Updated 24 Dec 2017*
My favourite list of the year was published earlier this week — the Altmetric top 100. Altmetric tracked 2.2 million research articles leading to 18.5 million media mentions then ranked them by their Altmetric Attention score. Nerdgasm.
The ranking is not for best article or most important bit of research. It is a simple, imperfect, measure of the research that got people talking or tapped into a global discussion in 2017. So, that alone is important.
My Future Earth colleague Kaela Slavik and I wanted to check out which global sustainability articles published in 2017 drove the most conversations. Here’s the top 30 based purely on their scores taken from scouring the top 700 papers in the database.
We defined “global sustainability” as research with significant implications for the future trajectory of people and planet. This took us beyond Earth-system research and into human health, artificial intelligence and microbial resistance. Number one on the list was authored by none other than Barack Obama — his second peer-reviewed paper while he was in office. Ten of the thirty on the list propose or describe solutions to the global sustainability challenge. Not bad, eh?
For the Top 100 papers see here.
Enough already. The list…
1. The irreversible momentum of clean energy (January 2017) Science Altmetric score: 7899
2. World Scientists’ Warning to Humanity: A Second Notice (November 2017) BioScience Altmetric score: 6623
3. More than 75 percent decline over 27 years in total flying insect biomass in protected areas (October 2017) PLoS ONE Altmetric score: 4486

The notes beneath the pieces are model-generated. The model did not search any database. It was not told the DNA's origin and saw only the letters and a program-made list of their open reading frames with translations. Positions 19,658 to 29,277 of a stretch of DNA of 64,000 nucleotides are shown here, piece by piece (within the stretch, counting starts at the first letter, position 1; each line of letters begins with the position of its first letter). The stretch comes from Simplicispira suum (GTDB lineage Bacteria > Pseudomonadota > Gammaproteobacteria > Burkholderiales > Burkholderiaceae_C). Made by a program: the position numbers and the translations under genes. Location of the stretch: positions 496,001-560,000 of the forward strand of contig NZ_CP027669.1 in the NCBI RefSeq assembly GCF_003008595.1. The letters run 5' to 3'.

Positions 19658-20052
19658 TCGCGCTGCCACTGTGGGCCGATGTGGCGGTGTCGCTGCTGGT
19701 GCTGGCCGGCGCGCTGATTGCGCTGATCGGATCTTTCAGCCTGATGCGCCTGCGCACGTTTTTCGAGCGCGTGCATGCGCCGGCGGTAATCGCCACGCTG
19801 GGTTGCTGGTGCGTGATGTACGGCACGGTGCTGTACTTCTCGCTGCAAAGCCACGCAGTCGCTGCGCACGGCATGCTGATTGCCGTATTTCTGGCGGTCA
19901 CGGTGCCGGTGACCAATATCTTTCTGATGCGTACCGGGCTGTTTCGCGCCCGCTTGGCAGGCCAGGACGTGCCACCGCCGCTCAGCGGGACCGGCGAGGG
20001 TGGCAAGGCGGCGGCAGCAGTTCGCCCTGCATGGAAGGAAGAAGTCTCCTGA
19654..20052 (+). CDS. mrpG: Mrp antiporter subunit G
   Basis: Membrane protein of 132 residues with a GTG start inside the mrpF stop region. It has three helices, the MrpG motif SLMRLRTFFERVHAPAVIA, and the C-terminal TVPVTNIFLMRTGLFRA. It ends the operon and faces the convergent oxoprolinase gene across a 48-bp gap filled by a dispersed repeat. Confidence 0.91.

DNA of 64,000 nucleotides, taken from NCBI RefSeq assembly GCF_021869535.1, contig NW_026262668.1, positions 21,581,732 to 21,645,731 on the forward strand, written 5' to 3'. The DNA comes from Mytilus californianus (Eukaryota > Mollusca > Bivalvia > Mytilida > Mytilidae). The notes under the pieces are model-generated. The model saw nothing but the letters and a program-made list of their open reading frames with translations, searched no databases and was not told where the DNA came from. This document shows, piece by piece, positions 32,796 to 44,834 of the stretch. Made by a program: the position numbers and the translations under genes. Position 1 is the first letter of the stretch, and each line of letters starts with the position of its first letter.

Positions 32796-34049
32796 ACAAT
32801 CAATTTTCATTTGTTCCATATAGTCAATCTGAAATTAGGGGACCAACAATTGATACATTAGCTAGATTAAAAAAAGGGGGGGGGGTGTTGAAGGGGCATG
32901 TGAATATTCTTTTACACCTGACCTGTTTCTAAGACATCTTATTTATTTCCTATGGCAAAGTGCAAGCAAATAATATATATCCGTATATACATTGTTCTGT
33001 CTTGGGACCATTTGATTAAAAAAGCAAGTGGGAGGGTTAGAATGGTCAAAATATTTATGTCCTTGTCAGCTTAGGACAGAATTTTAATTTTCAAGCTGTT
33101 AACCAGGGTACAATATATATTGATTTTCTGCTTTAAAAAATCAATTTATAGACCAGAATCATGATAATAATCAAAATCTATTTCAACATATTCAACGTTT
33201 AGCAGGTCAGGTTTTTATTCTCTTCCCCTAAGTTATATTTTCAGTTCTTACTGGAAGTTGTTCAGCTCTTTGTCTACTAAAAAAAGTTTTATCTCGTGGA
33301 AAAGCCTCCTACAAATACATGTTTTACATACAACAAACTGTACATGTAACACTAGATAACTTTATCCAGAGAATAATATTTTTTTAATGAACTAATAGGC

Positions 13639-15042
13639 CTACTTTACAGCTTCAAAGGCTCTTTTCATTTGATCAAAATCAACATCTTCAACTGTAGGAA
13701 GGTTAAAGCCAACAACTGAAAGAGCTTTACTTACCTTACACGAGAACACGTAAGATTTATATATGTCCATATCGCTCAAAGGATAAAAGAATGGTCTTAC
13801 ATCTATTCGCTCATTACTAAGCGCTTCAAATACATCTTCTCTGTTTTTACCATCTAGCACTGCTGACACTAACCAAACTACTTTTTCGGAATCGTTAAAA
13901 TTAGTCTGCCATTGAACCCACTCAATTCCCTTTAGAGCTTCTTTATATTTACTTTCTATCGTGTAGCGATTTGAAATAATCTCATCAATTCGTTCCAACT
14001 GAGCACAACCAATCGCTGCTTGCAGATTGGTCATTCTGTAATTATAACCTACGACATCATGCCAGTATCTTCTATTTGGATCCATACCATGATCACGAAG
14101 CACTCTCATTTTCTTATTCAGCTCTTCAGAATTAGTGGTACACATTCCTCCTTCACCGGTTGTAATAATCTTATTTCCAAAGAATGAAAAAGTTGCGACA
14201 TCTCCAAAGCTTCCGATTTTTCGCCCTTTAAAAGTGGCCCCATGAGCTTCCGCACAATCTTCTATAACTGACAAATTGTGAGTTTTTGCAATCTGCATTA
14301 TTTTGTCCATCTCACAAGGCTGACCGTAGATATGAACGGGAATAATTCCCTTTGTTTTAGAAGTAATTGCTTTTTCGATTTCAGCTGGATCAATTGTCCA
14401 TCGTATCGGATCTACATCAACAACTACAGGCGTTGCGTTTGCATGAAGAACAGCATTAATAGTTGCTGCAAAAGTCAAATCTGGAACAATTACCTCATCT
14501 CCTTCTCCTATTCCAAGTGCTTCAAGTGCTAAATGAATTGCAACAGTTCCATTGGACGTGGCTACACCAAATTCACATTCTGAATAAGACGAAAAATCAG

4. Gender stereotypes about intellectual ability emerge early and influence childrenês interests (January 2017) Science Altmetric score: 4421
5. Worldwide trends in body-mass index, underweight, overweight, and obesity from 1975 to 2016: a pooled analysis of 2416 population-based measurement studies in 128.9 million children, adolescents, and adults (October 2017) The Lancet Altmetric score: 4023
6. The antibiotic course has had its day (July 2017) British Medical Journal Altmetric score: 3513
7. Health Effects of Overweight and Obesity in 195 Countries over 25 Years (June 2017) New England Journal of Medicine Altmetric score: 3512
8. When Will AI Exceed Human Performance? Evidence from AI Experts (May 2017) Arxiv Altmetric score: 3478
9. Association between active commuting and incident cardiovascular disease, cancer, and mortality: prospective cohort study (April 2017) British Medical Journal Altmetric score: 3284
10. Why people prefer unequal societies (April 2017) Nature Human Behaviour Altmetric score: 3213
11. Global warming and recurrent mass bleaching of corals (March 2017) Nature Altmetric score: 3162
12. Production, use, and fate of all plastics ever made (July 2017) Science Advances Altmetric score: 3034
13. Future life expectancy in 35 industrialised countries: projections with a Bayesian model ensemble (February 2017) The Lancet Altmetric score: 2916
14. Association of “Weekend Warrior” and Other Leisure Time Physical Activity Patterns With Risks for All-Cause, Cardiovascular Disease, and Cancer Mortality (January 2017) JAMA Internal Medicine Altmetric score: 2964
15. Biological annihilation via the ongoing sixth mass extinction signaled by vertebrate population losses and declines (July 2017) PNAS Altmetric score: 2836
16. Large-scale physical activity data reveal worldwide activity inequality Nature Altmetric score: 2732